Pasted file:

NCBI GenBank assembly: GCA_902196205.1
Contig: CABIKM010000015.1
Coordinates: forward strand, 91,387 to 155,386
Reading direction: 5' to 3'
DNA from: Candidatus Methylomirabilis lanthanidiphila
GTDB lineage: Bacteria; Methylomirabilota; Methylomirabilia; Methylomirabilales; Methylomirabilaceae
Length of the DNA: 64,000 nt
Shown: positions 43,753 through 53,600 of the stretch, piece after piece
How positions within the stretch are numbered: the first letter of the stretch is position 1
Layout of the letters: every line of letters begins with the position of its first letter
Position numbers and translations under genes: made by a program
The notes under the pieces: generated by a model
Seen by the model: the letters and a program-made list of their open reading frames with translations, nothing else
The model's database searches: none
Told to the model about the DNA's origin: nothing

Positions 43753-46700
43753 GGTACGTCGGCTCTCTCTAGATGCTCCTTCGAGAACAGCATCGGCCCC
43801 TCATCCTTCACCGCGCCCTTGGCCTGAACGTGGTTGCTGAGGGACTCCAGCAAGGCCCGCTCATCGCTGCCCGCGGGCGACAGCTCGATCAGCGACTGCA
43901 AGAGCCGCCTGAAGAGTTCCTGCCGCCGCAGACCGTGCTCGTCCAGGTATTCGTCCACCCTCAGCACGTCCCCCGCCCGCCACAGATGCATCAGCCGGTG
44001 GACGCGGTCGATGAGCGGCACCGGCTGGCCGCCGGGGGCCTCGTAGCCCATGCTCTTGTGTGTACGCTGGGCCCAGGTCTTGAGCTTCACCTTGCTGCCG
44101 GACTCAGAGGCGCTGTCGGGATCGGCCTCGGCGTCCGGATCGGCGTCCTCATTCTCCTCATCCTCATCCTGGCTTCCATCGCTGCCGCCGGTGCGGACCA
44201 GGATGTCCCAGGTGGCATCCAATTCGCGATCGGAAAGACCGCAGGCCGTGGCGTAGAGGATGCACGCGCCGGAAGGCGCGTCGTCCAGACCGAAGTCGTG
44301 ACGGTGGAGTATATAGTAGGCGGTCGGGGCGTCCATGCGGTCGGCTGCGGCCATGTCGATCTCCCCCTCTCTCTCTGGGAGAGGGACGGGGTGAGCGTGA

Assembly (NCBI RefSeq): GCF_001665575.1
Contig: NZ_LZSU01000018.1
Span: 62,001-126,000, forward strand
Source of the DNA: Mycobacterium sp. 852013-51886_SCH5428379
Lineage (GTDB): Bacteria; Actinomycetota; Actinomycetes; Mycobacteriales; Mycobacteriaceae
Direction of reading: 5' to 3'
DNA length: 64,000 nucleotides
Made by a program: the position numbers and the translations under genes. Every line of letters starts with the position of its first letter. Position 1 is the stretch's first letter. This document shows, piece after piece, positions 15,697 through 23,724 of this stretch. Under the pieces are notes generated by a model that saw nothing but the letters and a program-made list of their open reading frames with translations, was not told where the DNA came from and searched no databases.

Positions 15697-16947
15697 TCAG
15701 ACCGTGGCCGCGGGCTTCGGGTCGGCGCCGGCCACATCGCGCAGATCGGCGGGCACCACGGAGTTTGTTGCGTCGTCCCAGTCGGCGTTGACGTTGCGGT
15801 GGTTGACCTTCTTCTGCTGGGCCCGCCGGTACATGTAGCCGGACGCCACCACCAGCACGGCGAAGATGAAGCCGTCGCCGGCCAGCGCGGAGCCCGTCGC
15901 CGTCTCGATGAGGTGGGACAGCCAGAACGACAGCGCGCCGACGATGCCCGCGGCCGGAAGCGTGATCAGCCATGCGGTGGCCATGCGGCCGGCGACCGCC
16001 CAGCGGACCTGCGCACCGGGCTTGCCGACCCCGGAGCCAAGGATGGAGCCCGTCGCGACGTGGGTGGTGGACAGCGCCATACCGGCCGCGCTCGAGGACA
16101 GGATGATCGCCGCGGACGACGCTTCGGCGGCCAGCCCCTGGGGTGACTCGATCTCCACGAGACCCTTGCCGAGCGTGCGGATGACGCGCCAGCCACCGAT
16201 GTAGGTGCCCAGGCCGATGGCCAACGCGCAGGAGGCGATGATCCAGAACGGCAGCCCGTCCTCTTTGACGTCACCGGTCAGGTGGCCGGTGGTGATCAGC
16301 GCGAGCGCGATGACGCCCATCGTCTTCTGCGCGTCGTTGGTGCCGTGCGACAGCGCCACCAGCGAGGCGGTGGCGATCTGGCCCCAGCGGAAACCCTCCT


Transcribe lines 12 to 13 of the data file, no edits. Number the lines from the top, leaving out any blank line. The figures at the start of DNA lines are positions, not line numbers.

The notes under the pieces: generated by a model
Seen by the model: the letters and a program-made list of their open reading frames with translations, nothing else